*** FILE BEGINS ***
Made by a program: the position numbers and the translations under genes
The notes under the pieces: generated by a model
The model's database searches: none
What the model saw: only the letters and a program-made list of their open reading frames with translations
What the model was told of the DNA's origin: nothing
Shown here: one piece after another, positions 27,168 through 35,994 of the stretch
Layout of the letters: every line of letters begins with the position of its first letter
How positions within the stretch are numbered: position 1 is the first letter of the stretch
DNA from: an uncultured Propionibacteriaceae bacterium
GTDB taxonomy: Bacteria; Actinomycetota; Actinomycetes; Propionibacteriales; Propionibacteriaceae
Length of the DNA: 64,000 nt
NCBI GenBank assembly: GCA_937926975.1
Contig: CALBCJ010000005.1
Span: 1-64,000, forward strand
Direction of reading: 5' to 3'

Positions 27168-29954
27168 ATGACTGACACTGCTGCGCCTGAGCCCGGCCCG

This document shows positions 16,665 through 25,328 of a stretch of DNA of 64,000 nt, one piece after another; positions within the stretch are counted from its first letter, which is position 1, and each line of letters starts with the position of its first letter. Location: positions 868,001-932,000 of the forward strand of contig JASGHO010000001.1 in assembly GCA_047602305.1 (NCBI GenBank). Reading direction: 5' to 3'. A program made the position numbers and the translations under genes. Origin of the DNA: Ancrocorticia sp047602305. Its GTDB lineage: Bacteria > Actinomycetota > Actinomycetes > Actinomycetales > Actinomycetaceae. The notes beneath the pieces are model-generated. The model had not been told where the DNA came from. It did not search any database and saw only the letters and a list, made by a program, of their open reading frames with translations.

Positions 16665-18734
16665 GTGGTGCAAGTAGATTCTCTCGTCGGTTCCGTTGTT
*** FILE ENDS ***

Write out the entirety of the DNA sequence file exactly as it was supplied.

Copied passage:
Made by a program: the position numbers and the translations under genes
The notes under the pieces: generated by a model
The model's database searches: none
What the model saw: only the letters and a program-made list of their open reading frames with translations
What the model was told of the DNA's origin: nothing
Shown here: one piece after another, positions 27,168 through 35,994 of the stretch
Layout of the letters: every line of letters begins with the position of its first letter
How positions within the stretch are numbered: position 1 is the first letter of the stretch
DNA from: an uncultured Propionibacteriaceae bacterium
GTDB taxonomy: Bacteria; Actinomycetota; Actinomycetes; Propionibacteriales; Propionibacteriaceae
Length of the DNA: 64,000 nt
NCBI GenBank assembly: GCA_937926975.1
Contig: CALBCJ010000005.1
Span: 1-64,000, forward strand
Direction of reading: 5' to 3'

Positions 27168-29954
27168 ATGACTGACACTGCTGCGCCTGAGCCCGGCCCG

This document shows positions 16,665 through 25,328 of a stretch of DNA of 64,000 nt, one piece after another; positions within the stretch are counted from its first letter, which is position 1, and each line of letters starts with the position of its first letter. Location: positions 868,001-932,000 of the forward strand of contig JASGHO010000001.1 in assembly GCA_047602305.1 (NCBI GenBank). Reading direction: 5' to 3'. A program made the position numbers and the translations under genes. Origin of the DNA: Ancrocorticia sp047602305. Its GTDB lineage: Bacteria > Actinomycetota > Actinomycetes > Actinomycetales > Actinomycetaceae. The notes beneath the pieces are model-generated. The model had not been told where the DNA came from. It did not search any database and saw only the letters and a list, made by a program, of their open reading frames with translations.

Positions 16665-18734
16665 GTGGTGCAAGTAGATTCTCTCGTCGGTTCCGTTGTT